From Dagenham, Essex, to Hempstead County, Arkansas, the issue of carbon capture and carbon capture readiness has gone from a peripheral to a key consideration in the permitting of new fossil fuelled plants. At the same time uncertainties surrounding carbon have been a major contributor to the unprecedented level of coal plant postponements and cancellations, both pulverised coal and IGCC (see pp 17-18), we are now seeing in the USA.

The approval given in November to AEP’s Southwestern Electric Power Co (SWEPCO) for its proposed 600 MWe Turk ultrasupercritical coal plant by the Arkansas Public Service Commission includes the condition that “although there are presently no regulatory requirements to sequestrate CO2 emissions, SWEPCO shall annually perform an updated analysis of the technical and economic feasibility of CO2 recapture [sic] and sequestration at the plant. If sequestration is determined to be technically and economically feasible by SWEPCO and this Commission, SWEPCO shall be prepared to install such technology.”

IGCC’s good potential for carbon capture and storage also figured prominently in the approval given (also in November) by the Indiana Utility Regulatory Commission for Duke Power’s 630 MWe Edwardsport IGCC plant. This would be the USA’s first commercial scale IGCC for ten years “if the project proceeds,” says the utility.

In the current climate that “if” seems to be getting bigger by the day, not just for the Edwardsport project, but for just about every proposed coal plant in the USA that has not already been ditched or suspended.

Problems with cost inflation and the emergence of a seller’s market are creating challenges for some new build projects in Europe, eg Nuon’s Magnum plant (see p 21) – an issue we plan to explore at our forthcoming conference in Düsseldorf (see p 29). But in the USA cost escalation and lengthy and difficult permitting processes are combined with a greater degree of uncertainty about carbon regulation. Such regulation is inevitable (at both the state and federal levels) but is as yet largely uncharted territory (except to note that cap and trade systems seem likely). This has created what Keith White of GE recently characterised as a “perfect storm around new coal build.”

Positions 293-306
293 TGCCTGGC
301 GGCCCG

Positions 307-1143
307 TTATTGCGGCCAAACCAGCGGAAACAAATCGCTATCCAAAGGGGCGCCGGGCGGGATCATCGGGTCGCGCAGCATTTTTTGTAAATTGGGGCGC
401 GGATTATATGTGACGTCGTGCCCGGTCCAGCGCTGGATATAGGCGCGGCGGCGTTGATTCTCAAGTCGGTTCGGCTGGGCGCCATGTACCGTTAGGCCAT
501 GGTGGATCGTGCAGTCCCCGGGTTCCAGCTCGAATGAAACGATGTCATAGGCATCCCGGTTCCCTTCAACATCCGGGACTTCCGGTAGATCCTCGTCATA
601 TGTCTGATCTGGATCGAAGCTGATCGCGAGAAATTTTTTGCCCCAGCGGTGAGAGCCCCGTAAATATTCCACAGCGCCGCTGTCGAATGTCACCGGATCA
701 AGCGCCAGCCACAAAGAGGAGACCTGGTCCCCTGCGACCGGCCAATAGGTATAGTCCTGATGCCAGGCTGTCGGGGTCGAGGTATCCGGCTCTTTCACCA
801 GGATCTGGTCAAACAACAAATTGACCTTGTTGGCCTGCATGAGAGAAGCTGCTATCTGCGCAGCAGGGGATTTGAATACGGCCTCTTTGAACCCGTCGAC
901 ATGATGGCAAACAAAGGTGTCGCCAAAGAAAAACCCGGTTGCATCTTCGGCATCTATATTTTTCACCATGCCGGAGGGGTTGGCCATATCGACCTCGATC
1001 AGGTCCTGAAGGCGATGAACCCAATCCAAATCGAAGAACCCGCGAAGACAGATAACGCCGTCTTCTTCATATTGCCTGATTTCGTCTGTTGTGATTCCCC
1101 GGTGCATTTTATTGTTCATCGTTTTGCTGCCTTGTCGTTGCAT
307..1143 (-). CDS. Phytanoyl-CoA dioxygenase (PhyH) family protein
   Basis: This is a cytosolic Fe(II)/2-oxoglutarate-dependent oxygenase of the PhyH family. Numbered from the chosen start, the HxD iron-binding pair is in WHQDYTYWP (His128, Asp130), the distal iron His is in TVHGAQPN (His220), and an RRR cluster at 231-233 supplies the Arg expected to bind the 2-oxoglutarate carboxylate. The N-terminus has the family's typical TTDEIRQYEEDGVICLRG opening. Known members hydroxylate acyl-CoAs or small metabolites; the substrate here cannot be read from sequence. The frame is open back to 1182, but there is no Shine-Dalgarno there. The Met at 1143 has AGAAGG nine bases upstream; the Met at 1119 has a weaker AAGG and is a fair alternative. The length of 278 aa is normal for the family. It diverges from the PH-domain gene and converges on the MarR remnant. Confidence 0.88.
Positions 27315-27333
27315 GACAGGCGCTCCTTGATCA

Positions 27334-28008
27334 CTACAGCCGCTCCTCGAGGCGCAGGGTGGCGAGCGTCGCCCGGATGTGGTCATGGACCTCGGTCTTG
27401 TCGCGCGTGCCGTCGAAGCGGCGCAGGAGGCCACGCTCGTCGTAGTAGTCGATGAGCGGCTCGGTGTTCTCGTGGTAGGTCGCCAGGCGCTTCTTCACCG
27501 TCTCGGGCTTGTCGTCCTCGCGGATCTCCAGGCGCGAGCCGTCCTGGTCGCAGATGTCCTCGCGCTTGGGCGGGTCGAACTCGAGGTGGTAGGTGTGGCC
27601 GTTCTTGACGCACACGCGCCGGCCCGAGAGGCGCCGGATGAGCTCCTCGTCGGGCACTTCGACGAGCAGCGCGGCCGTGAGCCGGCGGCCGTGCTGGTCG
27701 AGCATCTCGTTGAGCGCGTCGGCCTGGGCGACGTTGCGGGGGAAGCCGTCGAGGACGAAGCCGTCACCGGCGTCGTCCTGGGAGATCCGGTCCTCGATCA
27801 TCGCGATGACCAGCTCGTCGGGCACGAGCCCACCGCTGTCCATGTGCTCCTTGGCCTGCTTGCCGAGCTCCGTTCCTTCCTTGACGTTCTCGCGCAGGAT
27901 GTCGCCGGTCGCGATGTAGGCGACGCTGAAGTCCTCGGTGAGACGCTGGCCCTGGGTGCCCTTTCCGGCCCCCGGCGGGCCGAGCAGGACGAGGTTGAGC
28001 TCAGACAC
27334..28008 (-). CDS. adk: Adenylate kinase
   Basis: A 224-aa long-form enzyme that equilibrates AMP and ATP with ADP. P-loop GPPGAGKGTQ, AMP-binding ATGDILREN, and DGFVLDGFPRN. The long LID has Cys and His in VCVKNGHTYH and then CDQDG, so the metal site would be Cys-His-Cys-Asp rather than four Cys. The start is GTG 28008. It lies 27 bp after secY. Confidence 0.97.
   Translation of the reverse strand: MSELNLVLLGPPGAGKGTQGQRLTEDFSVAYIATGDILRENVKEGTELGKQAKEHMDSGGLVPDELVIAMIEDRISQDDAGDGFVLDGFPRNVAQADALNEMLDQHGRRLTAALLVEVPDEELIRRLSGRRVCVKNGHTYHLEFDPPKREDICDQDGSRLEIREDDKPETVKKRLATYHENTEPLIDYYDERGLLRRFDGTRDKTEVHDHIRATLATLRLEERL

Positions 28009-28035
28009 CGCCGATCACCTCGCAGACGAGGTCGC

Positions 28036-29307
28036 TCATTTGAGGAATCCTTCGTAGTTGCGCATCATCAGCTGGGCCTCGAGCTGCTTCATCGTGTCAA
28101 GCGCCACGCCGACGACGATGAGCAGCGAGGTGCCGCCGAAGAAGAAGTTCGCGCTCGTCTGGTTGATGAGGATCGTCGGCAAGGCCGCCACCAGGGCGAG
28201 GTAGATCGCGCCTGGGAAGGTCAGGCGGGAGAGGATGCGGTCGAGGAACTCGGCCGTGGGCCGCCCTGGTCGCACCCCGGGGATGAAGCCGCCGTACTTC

The problems are exemplified by Pacificorp’s decision, announced at the end of November, not to proceed with a supercritical unit at Bridger 5 “due to the current uncertainty in the ability to quantify in any meaningful way the cost of compliance with potential federal CO2 legislation…the projected cost impact upon new coal generation [being] currently within such a wide range as to make meaningful risk assessment futile.”

In the interests of encouraging a diversified fuel mix that includes clean coal these uncertainties surrounding carbon need to be resolved as soon as possible. In the mean time it looks like gas generation maybe in for something of a boom time, although we may now be entering an era when even CCGT plants will need to think about being capture ready.

The “Section 36 consent” given on 19 December to Barking Power for a new CCGT plant at its Dagenham site in the UK included a “condition to ensure that carbon capture plant can be retrofitted should that be necessary in the future.” This is perhaps an indicator of the way things are going.

Twenty years ago – MPS January 1988

“China’s first tidal power plant is operating in the Rushan area of Shandong province…”

“A pumped storage station at Zagorsk, north of Moscow, is being prepared for start-up…During daytime peak hours, water from the upper reservoir will drive the turbines of the six 200 MWe sets.”

“The UK Nuclear Installations Inspectorate (NII) has given consent to load fuel into the second advanced gas-cooled reactor at Heysham 2…”

“Construction of the nuclear power plant at Daya Bay was halted after the discovery of missing bars in the No. 1

reactor’s foundation raft.”